Vernon Philander has had a phenomenal Test career for South Africa, but the Proteas need him to perform his greatest hits one last time against England, writes JOHN GOLIATH.
Besides an obvious lack of form and a loss of confidence, the Proteas’ batting lacks the intent and intensity required to put an international bowling attack under pressure, writes JOHN GOLIATH.
Test cricket will soon lose its soul if the International Cricket Council continues to take the emotion out of the game we love.
While the Proteas executed their bowling plans excellently on day one of the Port Elizabeth Test, they need to wrap up the England innings quickly if they want to win this Test match. writes JOHN GOLIATH.
South Africa’s batsmen need to give left-arm spinner Keshav Maharaj something to bowl at if they want him to take advantage at St George’s Park, writes JOHN GOLIATH.
The Proteas need to seize the big moments with the bat in the remaining Tests against England if they want to ensure a series win, writes JOHN GOLIATH.
The Proteas showed a lot of fight at Newlands, but not enough to mask their shortcomings following their sixth defeat in their last seven Test matches, writes JOHN GOLIATH.
The Proteas’ batting unit has struggled to score more than 300 runs in recent times, but they will need to dig deep when it’s their turn to bat, writes JOHN GOLIATH.
If the on-field umpires aren’t going to bother calling no-balls at Newlands, then the television umpire needs to be immediately empowered to police the frontline, writes JOHN GOLIATH.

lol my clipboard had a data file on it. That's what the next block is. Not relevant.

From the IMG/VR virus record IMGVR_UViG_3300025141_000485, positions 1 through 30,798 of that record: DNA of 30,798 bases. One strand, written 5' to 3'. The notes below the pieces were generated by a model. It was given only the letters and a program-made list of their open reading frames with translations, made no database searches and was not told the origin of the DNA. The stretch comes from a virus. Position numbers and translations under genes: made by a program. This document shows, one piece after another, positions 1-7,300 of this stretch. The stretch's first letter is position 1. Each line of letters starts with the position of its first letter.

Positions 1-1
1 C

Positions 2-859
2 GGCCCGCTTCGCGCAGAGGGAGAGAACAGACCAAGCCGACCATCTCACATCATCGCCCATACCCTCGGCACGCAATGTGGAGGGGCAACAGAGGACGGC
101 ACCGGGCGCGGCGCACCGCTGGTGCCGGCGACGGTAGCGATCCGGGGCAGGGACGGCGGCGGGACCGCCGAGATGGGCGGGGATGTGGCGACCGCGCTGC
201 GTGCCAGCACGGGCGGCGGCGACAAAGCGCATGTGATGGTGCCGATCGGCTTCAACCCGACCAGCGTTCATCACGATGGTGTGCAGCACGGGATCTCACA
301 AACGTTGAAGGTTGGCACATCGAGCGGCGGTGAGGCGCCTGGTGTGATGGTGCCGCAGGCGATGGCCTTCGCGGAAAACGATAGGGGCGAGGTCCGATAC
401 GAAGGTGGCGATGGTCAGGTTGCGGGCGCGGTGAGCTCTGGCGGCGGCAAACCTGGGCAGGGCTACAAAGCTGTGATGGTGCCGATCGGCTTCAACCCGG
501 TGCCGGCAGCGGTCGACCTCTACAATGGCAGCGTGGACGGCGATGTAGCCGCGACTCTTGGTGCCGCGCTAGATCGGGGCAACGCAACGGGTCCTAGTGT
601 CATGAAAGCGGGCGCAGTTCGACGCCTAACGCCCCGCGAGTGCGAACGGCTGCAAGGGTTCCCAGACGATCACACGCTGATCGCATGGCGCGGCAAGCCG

The Proteas’ top-order needs to leave the ball a lot better if they want to score big runs against England this summer.
Kyle Verreynne’s emergence as a top wicketkeeper-batsman over the last couple of seasons could free up Quinton de Kock to move up the order in the Proteas lineup during the England tour.
Transparency is key if the head honchos at Cricket South Africa want to win back the trust and respect of the nation and its cricket supporters.
Some of events in which CSA made the headlines for all the wrong reasons this year.
Proteas players must agree to play a certain number of matches for their franchises, while Cricket SA must find a way to keep experienced players from signing Kolpak contracts in order to strengthen the domestic game.
South African pitches greatly assist the Proteas when they play at home, but cripples them when they play elsewhere in the world.